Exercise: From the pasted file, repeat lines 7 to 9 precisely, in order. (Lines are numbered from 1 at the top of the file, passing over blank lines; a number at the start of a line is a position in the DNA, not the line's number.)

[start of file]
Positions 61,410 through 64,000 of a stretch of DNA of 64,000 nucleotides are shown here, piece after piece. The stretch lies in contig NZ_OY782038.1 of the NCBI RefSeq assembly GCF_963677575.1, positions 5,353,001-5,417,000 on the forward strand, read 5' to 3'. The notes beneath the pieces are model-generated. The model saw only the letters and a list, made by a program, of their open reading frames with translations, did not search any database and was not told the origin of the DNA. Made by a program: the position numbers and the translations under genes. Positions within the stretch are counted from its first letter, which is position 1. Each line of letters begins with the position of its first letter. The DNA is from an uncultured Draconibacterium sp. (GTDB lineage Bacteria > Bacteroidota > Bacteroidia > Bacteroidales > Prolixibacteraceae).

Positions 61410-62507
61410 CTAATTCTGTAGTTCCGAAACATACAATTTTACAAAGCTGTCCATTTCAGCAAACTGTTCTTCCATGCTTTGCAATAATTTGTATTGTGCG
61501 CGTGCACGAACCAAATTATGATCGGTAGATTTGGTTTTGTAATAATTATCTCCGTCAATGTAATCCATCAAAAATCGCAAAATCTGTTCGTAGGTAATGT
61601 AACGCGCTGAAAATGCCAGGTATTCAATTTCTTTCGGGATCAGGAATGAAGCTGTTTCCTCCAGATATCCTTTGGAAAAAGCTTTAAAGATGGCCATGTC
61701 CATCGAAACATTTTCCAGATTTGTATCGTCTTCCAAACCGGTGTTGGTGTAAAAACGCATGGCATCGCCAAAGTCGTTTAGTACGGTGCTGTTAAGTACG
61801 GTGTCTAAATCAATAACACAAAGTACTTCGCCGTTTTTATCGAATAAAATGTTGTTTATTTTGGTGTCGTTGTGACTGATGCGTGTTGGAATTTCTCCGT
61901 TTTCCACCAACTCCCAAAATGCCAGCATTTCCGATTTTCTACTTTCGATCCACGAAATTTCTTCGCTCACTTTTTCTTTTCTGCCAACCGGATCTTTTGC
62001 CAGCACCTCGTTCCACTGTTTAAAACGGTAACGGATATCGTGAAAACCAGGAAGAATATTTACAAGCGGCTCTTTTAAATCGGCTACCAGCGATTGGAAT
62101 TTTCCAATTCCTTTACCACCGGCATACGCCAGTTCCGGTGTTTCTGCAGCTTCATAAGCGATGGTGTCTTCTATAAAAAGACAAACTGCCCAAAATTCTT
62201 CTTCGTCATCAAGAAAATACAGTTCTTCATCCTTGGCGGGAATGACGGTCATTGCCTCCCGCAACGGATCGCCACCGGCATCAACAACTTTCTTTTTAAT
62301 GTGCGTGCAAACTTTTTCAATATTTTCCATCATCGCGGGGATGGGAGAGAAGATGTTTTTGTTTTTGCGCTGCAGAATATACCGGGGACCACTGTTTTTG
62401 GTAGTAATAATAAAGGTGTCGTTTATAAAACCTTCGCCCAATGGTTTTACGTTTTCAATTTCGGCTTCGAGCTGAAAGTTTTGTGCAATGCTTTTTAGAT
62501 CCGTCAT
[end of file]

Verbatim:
61801 GTGTCTAAATCAATAACACAAAGTACTTCGCCGTTTTTATCGAATAAAATGTTGTTTATTTTGGTGTCGTTGTGACTGATGCGTGTTGGAATTTCTCCGT
61901 TTTCCACCAACTCCCAAAATGCCAGCATTTCCGATTTTCTACTTTCGATCCACGAAATTTCTTCGCTCACTTTTTCTTTTCTGCCAACCGGATCTTTTGC
62001 CAGCACCTCGTTCCACTGTTTAAAACGGTAACGGATATCGTGAAAACCAGGAAGAATATTTACAAGCGGCTCTTTTAAATCGGCTACCAGCGATTGGAAT